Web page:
|Publication number||US5385589 A|
|Application number||US 07/924,992|
|Publication date||Jan 31, 1995|
|Filing date||Aug 5, 1992|
|Priority date||Aug 5, 1992|
|Also published as||US5533299|
|Publication number||07924992, 924992, US 5385589 A, US 5385589A, US-A-5385589, US5385589 A, US5385589A|
|Inventors||Bernard A. Kratky|
|Original Assignee||University Of Hawaii|
|Export Citation||BiBTeX, EndNote, RefMan|
|Patent Citations (22), Referenced by (10), Classifications (9), Legal Events (5)|
|External Links: USPTO, USPTO Assignment, Espacenet|
The underlying principle of hydroponics has been used for hundreds of years as a growing method for plants. Researchers in the 1800's used the technique to determine the essential elements for the growth of plants. Today, there are many hydroponic systems which vary in complexity and cost.
According to a Gallup poll conducted in 1985, there is a trend toward smaller scale gardening by consumers. The gardening suppliers have met the demand by offering new types of containers, special types of seeds and other products designed to make such gardening easier. Factors that are contributing to the trend of container gardening include:
1. The sale of new homes on small parcels of land is expected to increase the trend of container gardening in the years ahead.
2. Smaller gardening areas are easily cared for by the aged.
3. Containers will be used in decorating the one and a half million decks that are added to homes each year.
Several companies sell gardening kits that target the container gardener. One such company offers a gift product line of gardening containers that are attractively packaged and marketed internationally. The kits wholesale for $6.00, retail for approximately $14.00 and consist of a growing container and medium, garden seeds and instructions.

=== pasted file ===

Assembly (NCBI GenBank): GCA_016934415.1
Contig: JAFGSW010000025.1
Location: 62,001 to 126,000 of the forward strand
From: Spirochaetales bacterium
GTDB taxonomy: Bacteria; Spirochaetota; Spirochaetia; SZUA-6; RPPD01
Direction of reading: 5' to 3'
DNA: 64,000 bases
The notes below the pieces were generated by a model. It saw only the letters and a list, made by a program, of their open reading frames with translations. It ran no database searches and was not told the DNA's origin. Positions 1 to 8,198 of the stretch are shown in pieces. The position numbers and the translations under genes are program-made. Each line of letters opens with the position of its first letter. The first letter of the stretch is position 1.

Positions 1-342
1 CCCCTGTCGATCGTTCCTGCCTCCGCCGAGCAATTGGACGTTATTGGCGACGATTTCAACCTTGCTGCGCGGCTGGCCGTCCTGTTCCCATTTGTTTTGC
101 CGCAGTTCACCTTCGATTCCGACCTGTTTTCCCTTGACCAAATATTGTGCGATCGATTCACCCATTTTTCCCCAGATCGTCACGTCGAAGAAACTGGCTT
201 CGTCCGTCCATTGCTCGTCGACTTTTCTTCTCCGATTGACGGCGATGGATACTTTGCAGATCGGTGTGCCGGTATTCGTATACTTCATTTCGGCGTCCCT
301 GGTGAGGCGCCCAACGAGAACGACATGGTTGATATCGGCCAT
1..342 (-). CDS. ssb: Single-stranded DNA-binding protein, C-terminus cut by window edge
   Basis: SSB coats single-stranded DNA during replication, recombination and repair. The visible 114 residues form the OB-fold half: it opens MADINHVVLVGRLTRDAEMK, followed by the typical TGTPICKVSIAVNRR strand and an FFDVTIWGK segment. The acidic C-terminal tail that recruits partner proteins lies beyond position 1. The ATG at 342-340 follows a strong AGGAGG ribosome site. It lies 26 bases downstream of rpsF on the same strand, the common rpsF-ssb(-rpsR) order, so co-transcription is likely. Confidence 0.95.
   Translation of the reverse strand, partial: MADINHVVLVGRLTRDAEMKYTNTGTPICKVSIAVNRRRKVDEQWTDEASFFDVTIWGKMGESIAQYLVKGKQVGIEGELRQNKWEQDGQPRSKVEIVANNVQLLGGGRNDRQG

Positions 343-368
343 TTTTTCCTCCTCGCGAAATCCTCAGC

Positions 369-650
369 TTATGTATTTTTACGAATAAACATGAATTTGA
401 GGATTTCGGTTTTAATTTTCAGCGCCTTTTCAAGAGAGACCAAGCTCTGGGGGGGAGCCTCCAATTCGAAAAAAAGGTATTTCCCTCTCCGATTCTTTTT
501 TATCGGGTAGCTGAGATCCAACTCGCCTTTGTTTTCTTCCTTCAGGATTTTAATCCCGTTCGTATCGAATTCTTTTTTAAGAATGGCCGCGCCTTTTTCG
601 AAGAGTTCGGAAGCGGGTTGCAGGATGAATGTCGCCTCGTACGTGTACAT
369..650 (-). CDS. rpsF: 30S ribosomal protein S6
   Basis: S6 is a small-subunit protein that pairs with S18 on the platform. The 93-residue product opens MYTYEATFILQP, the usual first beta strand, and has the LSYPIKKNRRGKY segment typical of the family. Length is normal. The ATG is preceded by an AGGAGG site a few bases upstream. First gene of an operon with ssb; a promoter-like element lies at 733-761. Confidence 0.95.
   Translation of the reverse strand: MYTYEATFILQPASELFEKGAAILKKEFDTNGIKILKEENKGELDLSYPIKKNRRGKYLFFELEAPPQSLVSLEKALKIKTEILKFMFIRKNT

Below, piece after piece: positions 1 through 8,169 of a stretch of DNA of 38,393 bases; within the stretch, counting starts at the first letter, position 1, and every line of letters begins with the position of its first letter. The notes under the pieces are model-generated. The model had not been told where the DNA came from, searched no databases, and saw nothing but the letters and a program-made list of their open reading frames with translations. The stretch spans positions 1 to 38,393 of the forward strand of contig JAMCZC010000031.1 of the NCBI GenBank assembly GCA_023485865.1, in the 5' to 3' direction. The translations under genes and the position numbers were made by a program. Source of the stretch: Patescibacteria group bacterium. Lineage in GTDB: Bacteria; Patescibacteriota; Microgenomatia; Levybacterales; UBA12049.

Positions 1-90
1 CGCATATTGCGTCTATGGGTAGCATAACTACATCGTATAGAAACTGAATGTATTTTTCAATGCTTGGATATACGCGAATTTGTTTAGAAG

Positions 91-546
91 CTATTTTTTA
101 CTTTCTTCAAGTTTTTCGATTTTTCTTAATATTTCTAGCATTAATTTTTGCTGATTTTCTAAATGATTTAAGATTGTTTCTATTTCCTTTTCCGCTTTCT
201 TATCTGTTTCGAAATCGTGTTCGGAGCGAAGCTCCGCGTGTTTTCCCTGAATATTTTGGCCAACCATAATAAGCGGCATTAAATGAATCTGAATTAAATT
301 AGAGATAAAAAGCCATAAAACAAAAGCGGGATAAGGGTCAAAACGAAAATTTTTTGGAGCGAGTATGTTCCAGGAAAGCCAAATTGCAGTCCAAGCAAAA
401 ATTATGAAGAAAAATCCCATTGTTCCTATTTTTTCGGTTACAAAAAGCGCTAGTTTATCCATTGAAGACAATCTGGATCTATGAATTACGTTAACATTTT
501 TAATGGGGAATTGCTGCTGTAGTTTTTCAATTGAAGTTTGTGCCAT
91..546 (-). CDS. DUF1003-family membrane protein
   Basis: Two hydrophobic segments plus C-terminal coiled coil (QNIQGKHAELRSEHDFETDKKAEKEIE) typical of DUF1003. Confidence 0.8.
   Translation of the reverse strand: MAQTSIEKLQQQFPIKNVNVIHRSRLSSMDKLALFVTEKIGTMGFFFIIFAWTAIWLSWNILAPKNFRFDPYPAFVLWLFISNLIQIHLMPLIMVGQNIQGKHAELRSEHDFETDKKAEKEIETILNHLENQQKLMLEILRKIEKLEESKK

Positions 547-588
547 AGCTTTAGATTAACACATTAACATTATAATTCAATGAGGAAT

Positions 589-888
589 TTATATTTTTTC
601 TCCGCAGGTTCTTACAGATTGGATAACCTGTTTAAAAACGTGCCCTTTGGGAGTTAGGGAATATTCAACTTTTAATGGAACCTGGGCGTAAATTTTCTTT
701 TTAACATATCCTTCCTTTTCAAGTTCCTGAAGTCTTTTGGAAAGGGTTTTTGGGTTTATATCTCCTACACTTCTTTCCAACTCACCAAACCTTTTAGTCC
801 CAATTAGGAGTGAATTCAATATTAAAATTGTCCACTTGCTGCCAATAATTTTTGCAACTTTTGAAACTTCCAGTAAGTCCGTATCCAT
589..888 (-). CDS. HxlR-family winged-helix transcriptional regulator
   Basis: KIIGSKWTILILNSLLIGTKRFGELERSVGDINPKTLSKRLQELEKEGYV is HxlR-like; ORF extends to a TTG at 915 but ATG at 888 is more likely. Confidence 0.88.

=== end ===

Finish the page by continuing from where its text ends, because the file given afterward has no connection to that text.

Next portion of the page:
Scientific supply companies sell a variety of experimental hydroponic kits and experimental plant growing kits that are marketed as educational tools.
A definite market exists for the hydroponic growing kit.
Non-circulating hydroponic systems which have a layer of screen just above the nutrient solution level to encourage rooting development and provide an anchor point for plant support are known. A major disadvantage of those systems for a high density, rapid turnover crop such as leaf lettuce (Lactuca sativa. L.) is the difficulty of managing the nutrient solution level while establishing the transplants.
There are many different non-circulating growing systems that have been developed. The following is a sample of hydroponic systems that can currently be found in patent and literature searches. The sample excludes the many systems offered by laboratory supply companies for sale to professional educators.
A PVC container holds a net bag with either vermiculite or smoked rice husks (SRH) as a growing medium. The PVC container is placed in a growing tank containing culture solution. Capillary action draws nutrient solution to the plant.
A plastic lined plywood growing tank contains a layer of window screening that provides root and plant support. The lid supports rockwool cubes which contain the plant and absorb the nutrient solution.
A plastic pot containing smoked rice hulls is supported by the tank lid. A net replaces the bottom of the pot to allow the nutrient solution to be drawn from the polystyrene growing tank.
Standard plastic pots or lattice pots filled with tuff were used with non-circulating or circulating nutrient solutions. The lattice pots were either supported by the floor of the tank or were suspended in the solution.
Plastic pots containing media are immersed in a plastic lined tank containing nutrient solution. The bottom of the corrugated tank supports the pots. The polyethylene lid protects the roots from direct sunlight and is painted white to reflect the sunlight to the plant.
The apparatus consists of a box made of cardboard which contains a water impermeable container. The container has at least one plant support that protrudes through the opening of the lid. A plant culture bed of porous solid medium is placed in the water impermeable container.
The planter consists of a leak-proof structure that has an upper opening for insertion of a plant. A number of planters can be coupled to each other via a side surface having a coupling opening. The planters can be filled with porous grain fillers and water.